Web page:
MacDonald's uninterestingness is not unusual at all ... When a journalist fetches up against someone like [him], all he can do is flee and hope that a more suitable subject will turn up soon. In the MacDonald-McGinniss case we have an instance of a journalist who apparently found out too late that the subject of his book was not up to scratch — not a member of the wonderful race of auto-fictionalizers, like Joseph Mitchell's Joe Gould and Truman Capote's Perry Smith, on whom the "non-fiction novel" depends for its life ... The solution that McGinniss arrived at for dealing with MacDonald's characterlessness was not a satisfactory one, but it had to do.
Per Malcolm, it was to conceal this deficit that McGinniss quoted liberally from Lasch's 1979 study The Culture of Narcissism. This, to her, was a professional sin. McGinniss's moral sin, his "indefensible" act in her view, was to pretend to a belief in MacDonald's innocence, long after he'd become convinced of the man's guilt.
Malcolm's book created a sensation when in March 1989 it appeared in two parts in The New Yorker magazine. Roundly criticized upon first publication, the book is still controversial, although it has come to be regarded as a classic, according to Douglas McCollum. It ranks ninety-seventh in The Modern Library's list of the twentieth century's "100 Best Works of Nonfiction". McCollum wrote in the Columbia Journalism Review, "In the decade after Malcolm's essay appeared, her once controversial theory became received wisdom."
The Freud scholar Peter Gay wrote of Malcolm's study of the modern psychoanalytic profession, "Janet Malcolm's witty and wicked Psychoanalysis: The Impossible Profession has been praised by psychoanalysts (with justice) as a dependable introduction to analytic theory and technique. It has the rare advantage over more solemn texts of being funny as well as informative".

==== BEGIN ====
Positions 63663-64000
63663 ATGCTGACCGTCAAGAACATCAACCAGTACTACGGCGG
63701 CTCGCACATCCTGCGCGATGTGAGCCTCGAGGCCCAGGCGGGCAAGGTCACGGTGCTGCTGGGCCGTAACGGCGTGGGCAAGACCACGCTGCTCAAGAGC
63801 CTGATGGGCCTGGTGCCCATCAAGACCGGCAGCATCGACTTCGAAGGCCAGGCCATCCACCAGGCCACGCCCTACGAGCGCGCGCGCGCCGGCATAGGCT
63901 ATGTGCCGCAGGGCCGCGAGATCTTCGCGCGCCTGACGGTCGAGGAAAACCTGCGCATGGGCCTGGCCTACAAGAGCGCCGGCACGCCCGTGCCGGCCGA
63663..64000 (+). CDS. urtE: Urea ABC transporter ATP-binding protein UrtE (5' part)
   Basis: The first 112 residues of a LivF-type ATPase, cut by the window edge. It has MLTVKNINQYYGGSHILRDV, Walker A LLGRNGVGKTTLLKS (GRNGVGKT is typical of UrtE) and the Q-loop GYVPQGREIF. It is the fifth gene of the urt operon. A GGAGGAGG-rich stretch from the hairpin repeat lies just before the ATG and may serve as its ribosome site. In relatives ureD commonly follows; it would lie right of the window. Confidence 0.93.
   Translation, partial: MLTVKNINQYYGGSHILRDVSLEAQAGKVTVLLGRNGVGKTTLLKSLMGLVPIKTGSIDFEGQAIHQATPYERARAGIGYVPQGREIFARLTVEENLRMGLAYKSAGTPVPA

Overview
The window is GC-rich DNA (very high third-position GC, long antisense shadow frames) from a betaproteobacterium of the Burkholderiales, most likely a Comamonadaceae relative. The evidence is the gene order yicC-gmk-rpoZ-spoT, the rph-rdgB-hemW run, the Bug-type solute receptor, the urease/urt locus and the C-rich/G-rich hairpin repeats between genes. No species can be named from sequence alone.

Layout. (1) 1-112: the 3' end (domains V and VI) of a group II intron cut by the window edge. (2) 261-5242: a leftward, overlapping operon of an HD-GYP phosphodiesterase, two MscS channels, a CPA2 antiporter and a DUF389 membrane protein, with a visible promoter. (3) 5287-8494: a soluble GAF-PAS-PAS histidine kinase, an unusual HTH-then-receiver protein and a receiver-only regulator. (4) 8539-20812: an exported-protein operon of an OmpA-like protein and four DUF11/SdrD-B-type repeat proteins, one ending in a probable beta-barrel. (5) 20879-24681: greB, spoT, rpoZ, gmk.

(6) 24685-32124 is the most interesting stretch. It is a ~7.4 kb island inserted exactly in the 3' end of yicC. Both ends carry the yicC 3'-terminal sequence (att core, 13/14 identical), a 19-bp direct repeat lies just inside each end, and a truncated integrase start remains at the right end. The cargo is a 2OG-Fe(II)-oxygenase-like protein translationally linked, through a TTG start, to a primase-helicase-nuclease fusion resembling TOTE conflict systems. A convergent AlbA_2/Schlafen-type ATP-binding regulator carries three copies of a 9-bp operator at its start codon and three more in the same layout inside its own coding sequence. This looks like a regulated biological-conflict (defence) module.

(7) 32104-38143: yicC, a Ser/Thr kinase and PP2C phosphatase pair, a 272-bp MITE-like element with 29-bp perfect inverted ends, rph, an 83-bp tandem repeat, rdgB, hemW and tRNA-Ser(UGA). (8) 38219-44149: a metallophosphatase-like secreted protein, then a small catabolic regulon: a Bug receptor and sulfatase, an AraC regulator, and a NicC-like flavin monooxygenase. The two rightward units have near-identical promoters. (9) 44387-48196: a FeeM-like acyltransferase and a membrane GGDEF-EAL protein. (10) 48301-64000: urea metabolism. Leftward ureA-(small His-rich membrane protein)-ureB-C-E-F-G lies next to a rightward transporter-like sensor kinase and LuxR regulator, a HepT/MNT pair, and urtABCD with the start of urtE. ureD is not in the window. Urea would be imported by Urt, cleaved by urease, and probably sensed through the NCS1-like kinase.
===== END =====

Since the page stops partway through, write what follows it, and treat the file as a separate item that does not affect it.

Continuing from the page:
In his 1981 New York Times review, Joseph Edelson wrote that Psychoanalysis: The Impossible Profession "is an artful book. It succeeds in part because Miss Malcolm brings to her work a keen eye for the surfaces - clothing, speech and furniture - that express character and social role. (She is the photography critic for The New Yorker). It succeeds because she has instructed herself so carefully in the technical literature. Above all, it succeeds because she has been able to engage Aaron Green in a simulacrum of the psychoanalytic encounter - he confessing to her, she (I suspect) to him, the two of them joined in an intricate minuet of revelation."
Malcolm's penchant for controversial subjects and tendency to insert her beliefs and opinions into her narratives has brought her both admirers and critics. "Leaning heavily on the techniques of psychoanalysis, she probes not only actions and reactions but motivations and intent; she pursues literary analysis like a crime drama and courtroom battles like novels," wrote Cara Parks in The New Republic. Parks praised Malcolm's "intensely intellectual style" as well as her "sharpness and creativity." But in Esquire, Tom Junod characterized Malcolm as "a self hater whose work has managed to speak for the self-hatred (not to mention the class issues) of a profession that has designs on being 'one of the professions' but never will be." Junod found her to be devoid of "journalistic sympathy" and observed, "Very few journalists are more animated by malice than Janet Malcolm." He concluded that Malcolm is both "self-serving" and "utterly full of shit."